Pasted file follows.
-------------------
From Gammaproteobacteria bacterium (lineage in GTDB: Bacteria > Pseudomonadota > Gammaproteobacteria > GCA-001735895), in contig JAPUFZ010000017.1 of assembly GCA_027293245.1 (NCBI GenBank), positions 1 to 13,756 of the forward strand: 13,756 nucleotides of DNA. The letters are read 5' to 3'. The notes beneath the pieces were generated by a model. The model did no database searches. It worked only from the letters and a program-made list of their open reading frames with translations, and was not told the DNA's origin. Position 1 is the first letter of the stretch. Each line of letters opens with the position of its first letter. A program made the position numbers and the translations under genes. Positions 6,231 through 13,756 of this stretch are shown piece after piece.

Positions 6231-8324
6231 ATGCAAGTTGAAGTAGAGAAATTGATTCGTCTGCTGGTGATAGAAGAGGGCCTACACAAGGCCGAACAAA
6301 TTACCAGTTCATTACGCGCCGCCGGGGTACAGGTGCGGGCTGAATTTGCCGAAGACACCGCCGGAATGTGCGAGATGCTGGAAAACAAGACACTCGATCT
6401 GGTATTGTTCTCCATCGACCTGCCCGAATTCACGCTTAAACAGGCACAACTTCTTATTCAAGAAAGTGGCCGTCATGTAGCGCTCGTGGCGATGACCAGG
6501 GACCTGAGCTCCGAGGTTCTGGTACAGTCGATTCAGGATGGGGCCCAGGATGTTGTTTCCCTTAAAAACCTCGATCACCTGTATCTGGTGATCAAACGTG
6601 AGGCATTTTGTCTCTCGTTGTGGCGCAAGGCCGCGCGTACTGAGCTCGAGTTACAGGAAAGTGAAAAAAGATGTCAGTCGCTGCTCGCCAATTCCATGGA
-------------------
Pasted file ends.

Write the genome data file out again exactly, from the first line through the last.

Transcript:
From Gammaproteobacteria bacterium (lineage in GTDB: Bacteria > Pseudomonadota > Gammaproteobacteria > GCA-001735895), in contig JAPUFZ010000017.1 of assembly GCA_027293245.1 (NCBI GenBank), positions 1 to 13,756 of the forward strand: 13,756 nucleotides of DNA. The letters are read 5' to 3'. The notes beneath the pieces were generated by a model. The model did no database searches. It worked only from the letters and a program-made list of their open reading frames with translations, and was not told the DNA's origin. Position 1 is the first letter of the stretch. Each line of letters opens with the position of its first letter. A program made the position numbers and the translations under genes. Positions 6,231 through 13,756 of this stretch are shown piece after piece.

Positions 6231-8324
6231 ATGCAAGTTGAAGTAGAGAAATTGATTCGTCTGCTGGTGATAGAAGAGGGCCTACACAAGGCCGAACAAA
6301 TTACCAGTTCATTACGCGCCGCCGGGGTACAGGTGCGGGCTGAATTTGCCGAAGACACCGCCGGAATGTGCGAGATGCTGGAAAACAAGACACTCGATCT
6401 GGTATTGTTCTCCATCGACCTGCCCGAATTCACGCTTAAACAGGCACAACTTCTTATTCAAGAAAGTGGCCGTCATGTAGCGCTCGTGGCGATGACCAGG
6501 GACCTGAGCTCCGAGGTTCTGGTACAGTCGATTCAGGATGGGGCCCAGGATGTTGTTTCCCTTAAAAACCTCGATCACCTGTATCTGGTGATCAAACGTG
6601 AGGCATTTTGTCTCTCGTTGTGGCGCAAGGCCGCGCGTACTGAGCTCGAGTTACAGGAAAGTGAAAAAAGATGTCAGTCGCTGCTCGCCAATTCCATGGA